Referring now to FIG. 19, a view of the tag storage mechanism of tag apparatus 10 is further disclosed. Here again, it is illustrated that keeper 22 may rotate out of position to accommodate the insertion of tags 36. Also illustrated are small constraints on the face of the magazine 20. There are two advance stop pins 66 and 68. Advance stop pins 66 and 68 are in place to ensure proper tag 36 rotation as lower arm 28 indexes a tag 36. During tag 36 rotation to final position, lower arm 28 imposes a force on one end of tag 36. In order to rotate the tag 36 properly, a reaction force must be imposed on the tag 36 at the other end. This is accomplished with the two small pins, advance stop pins 66 and 68 at the rear of tag magazine 20 that serve as a tag 36 constraint. A third pin, reset stop pin 70 toward the front of tag magazine 20 prevents the tag from moving as the lower arm 28 resets backs to its initial position.

Referring now to FIGS. 20 and 21, another embodiment of the invention is provided. According to this embodiment, tag apparatus 10 further includes a scanner device 72. Scanner device 72 is held in position upon nail gun 12 by mount 74. Scanner device 72 includes a bar code logger 76, interface 78 and scanning head 80. Scanner device 72 may be any scanner device now known or hereafter developed. Many bar code scanners exist, some that are no larger than a credit card. In general, however, bar code logger 76 stores the bar code information received through interface 78 from scanning head 80. According to this embodiment, a user operates tag apparatus 10 as described above. In this embodiment, however, tags 36 include bar codes, or any desired format for presenting data, representing any desired information and/or data. After tag 36 is attached to a tree, again for example only, a user then scans across the bar code on the tag 36 which is hanging from the tree. This scanning motion takes place in a slight downward cant in the user's hand as indicated by the angle shown on the scanning head 80 in the figures. This angle facilitates reliable sensing without physical interference of the safety probe 18. This is important because the sensor scanning head 80 must come very close to the tag 36 for proper scanning. In addition, this angle prevents undue damage due to contact of the scanning head 80 during nail gun operation as probe 18 is repeatedly pressed against trees. Bar code logger 76 may be removed from tag apparatus 10 when full, or when desired, such that recorded bar code information may be downloaded and manipulated, all as known in the art.

Further, scanner device 72 may include a printer and a Global Positioning System (GPS), as are known in the art, such that information can be applied directly to the tag 36 prior to removal from tag apparatus 10 and reading by scanner device 72. In such a case, the exact location of every tagged tree, and including tree type, for example only, can easily be recorded.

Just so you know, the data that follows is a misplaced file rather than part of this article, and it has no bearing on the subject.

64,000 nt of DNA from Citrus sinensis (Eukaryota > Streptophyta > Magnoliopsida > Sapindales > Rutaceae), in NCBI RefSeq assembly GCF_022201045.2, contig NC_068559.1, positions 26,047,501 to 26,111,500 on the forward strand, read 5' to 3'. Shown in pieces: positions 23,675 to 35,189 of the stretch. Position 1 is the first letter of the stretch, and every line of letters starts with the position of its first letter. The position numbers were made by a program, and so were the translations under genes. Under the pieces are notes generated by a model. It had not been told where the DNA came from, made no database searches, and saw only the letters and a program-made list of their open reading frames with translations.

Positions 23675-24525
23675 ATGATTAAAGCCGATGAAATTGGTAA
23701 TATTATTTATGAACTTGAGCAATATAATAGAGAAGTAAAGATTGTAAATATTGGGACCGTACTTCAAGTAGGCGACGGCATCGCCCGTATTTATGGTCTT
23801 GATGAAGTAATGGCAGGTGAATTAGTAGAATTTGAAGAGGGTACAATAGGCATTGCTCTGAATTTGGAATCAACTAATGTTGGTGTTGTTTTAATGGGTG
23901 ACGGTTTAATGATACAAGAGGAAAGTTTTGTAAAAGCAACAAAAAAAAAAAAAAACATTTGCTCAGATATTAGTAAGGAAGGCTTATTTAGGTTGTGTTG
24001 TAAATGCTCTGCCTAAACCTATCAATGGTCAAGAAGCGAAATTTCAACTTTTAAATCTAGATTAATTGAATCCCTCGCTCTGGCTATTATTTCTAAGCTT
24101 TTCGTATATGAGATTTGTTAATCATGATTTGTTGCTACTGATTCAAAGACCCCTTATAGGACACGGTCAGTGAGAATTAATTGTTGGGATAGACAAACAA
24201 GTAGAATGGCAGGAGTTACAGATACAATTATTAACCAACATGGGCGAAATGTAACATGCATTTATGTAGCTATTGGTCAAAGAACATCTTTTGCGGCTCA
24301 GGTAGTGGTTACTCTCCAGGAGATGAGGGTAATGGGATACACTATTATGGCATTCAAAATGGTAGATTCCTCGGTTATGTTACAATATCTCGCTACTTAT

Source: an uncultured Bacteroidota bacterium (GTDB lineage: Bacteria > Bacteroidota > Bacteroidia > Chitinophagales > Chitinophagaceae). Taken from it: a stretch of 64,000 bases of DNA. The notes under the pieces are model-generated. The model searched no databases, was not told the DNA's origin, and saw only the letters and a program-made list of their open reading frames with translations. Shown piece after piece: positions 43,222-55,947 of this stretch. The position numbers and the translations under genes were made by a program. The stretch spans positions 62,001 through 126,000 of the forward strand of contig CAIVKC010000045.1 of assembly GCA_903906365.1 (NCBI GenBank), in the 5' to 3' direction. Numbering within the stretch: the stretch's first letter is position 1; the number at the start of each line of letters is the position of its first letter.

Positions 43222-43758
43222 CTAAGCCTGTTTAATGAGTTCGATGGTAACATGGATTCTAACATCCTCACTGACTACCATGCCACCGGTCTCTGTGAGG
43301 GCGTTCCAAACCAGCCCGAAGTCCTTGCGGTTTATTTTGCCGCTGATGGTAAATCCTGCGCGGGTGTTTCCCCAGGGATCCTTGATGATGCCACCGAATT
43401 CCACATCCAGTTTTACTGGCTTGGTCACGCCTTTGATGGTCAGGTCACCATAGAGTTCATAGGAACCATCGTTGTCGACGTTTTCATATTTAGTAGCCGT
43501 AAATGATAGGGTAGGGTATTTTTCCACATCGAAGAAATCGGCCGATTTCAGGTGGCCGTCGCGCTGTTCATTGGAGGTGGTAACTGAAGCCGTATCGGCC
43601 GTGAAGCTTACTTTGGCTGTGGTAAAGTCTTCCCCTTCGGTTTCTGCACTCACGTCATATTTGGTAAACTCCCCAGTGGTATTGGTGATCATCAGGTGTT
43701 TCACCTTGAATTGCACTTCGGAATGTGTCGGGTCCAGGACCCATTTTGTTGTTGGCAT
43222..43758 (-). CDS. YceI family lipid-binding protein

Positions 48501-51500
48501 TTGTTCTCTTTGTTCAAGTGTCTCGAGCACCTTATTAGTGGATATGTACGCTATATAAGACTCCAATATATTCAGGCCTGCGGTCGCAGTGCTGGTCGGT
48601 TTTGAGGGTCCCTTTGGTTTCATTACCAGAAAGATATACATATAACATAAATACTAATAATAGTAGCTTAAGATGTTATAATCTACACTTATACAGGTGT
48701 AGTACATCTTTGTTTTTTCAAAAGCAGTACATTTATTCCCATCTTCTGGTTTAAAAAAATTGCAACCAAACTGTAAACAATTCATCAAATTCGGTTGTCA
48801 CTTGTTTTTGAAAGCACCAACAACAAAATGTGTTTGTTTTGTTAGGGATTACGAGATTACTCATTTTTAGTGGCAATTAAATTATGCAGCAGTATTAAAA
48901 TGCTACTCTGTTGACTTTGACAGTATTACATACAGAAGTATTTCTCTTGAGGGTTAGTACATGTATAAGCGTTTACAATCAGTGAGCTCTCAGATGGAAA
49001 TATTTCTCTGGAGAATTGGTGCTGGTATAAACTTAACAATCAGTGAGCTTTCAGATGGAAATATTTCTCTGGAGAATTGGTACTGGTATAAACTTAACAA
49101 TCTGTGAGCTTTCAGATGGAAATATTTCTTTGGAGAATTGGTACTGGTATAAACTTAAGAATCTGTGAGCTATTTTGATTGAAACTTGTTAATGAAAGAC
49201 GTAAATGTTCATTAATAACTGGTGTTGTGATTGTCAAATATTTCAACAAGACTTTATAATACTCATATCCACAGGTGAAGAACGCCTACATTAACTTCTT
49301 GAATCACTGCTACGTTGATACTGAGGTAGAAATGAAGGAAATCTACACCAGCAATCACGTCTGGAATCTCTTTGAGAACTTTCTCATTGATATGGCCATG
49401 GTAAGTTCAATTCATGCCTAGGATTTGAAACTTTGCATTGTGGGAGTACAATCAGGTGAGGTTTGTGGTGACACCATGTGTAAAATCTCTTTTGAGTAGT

In summary, tag apparatus 10 functions by converting translational motion, in and out motion, into rotational motion, side to side motion, in order to move the tag 36 from a stored position in tag magazine 20 to a final position. Energy for the translational motion is provided by the user pushing the nail gun 12 toward the tree, for example only, in a gross motion fashion. The output rotational motion provides the energy for rotating the tag 36 from the tag magazine 20 to a new orientation where the tag 36 may be affixed to the tree.

The description of the present embodiments of the invention have been presented for purposes of illustration but are not intended to be exhaustive or to limit the invention to the form disclosed. For example, nails may not be the appropriate attachment tool and the tags may be attached by staples, glue or any other means now known or hereafter developed. Thus, the invention may be used to attach “tags” to items other than trees, including shipping labels to boxes, for example only. Many modifications and variations will be apparent to those of ordinary skill in the art. As such, while the present invention has been disclosed in connection with the preferred embodiment thereof, it should be understood that there may be other embodiments which fall within the spirit and scope of the invention as set forth in the following claims

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Referenced by
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US7925359 *Feb 15, 2006Apr 12, 2011Max Co., Ltd.Air compressor and work management data collection system
Classifications
U.S. Classification29/432, 29/798, 227/120, 29/525.01, 227/18, 29/811.2, 29/275, 29/464, 29/716
International ClassificationB25C5/16, G06K19/06
Cooperative ClassificationG06K2019/06253, B25C5/1693
European ClassificationB25C5/16J
Legal Events
DateCodeEventDescription
Jan 21, 2014FPExpired due to failure to pay maintenance fee
Effective date: 20131129
Nov 29, 2013LAPSLapse for failure to pay maintenance fees
Jul 12, 2013REMIMaintenance fee reminder mailed
Jun 22, 2009FPAYFee payment
Year of fee payment: 4
Jun 22, 2009SULPSurcharge for late payment
Jun 8, 2009REMIMaintenance fee reminder mailed